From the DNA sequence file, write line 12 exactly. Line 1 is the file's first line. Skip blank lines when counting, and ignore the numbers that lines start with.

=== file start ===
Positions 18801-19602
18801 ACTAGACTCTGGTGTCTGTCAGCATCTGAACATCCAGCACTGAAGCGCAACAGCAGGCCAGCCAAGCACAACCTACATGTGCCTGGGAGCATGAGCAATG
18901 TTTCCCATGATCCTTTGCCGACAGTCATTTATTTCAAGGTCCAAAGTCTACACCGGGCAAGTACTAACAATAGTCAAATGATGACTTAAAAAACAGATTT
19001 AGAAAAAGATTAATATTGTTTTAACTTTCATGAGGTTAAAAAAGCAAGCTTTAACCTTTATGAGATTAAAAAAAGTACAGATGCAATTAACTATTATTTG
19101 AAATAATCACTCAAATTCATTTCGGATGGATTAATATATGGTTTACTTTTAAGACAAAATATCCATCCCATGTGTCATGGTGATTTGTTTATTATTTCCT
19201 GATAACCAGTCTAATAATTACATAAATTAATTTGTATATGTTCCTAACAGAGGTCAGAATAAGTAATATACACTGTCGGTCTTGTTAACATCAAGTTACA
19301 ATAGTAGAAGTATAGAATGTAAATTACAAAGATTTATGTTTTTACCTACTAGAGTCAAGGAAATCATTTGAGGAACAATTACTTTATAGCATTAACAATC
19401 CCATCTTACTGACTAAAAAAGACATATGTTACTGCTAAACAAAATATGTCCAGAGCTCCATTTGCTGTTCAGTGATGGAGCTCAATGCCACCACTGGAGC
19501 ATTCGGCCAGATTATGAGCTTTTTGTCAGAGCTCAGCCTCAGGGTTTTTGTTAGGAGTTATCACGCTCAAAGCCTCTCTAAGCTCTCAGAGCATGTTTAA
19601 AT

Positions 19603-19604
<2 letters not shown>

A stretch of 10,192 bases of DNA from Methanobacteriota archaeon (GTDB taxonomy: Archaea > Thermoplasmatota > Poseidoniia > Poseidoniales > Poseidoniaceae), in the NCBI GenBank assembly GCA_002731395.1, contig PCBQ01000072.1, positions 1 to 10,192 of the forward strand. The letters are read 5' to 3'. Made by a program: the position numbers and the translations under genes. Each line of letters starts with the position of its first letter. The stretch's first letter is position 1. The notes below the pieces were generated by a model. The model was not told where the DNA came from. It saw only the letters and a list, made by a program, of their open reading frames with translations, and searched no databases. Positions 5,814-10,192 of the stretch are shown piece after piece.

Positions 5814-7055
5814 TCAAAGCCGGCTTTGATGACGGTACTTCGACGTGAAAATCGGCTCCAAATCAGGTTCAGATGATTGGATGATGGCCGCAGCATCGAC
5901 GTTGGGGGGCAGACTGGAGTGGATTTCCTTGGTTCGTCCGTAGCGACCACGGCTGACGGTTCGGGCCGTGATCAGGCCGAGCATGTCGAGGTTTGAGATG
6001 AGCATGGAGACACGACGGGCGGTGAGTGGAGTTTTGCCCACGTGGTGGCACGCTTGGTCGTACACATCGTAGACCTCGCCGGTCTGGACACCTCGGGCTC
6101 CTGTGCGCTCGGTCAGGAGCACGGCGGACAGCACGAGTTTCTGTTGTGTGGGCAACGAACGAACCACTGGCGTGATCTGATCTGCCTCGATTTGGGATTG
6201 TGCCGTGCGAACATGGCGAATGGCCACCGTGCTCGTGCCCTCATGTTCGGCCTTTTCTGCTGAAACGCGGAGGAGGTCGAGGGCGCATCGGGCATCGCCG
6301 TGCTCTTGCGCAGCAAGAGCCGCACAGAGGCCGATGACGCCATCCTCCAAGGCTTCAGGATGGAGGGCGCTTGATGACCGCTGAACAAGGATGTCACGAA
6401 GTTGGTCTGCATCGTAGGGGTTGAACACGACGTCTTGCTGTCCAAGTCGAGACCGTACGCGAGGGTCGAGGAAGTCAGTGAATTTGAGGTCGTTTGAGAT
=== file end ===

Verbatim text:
<2 letters not shown>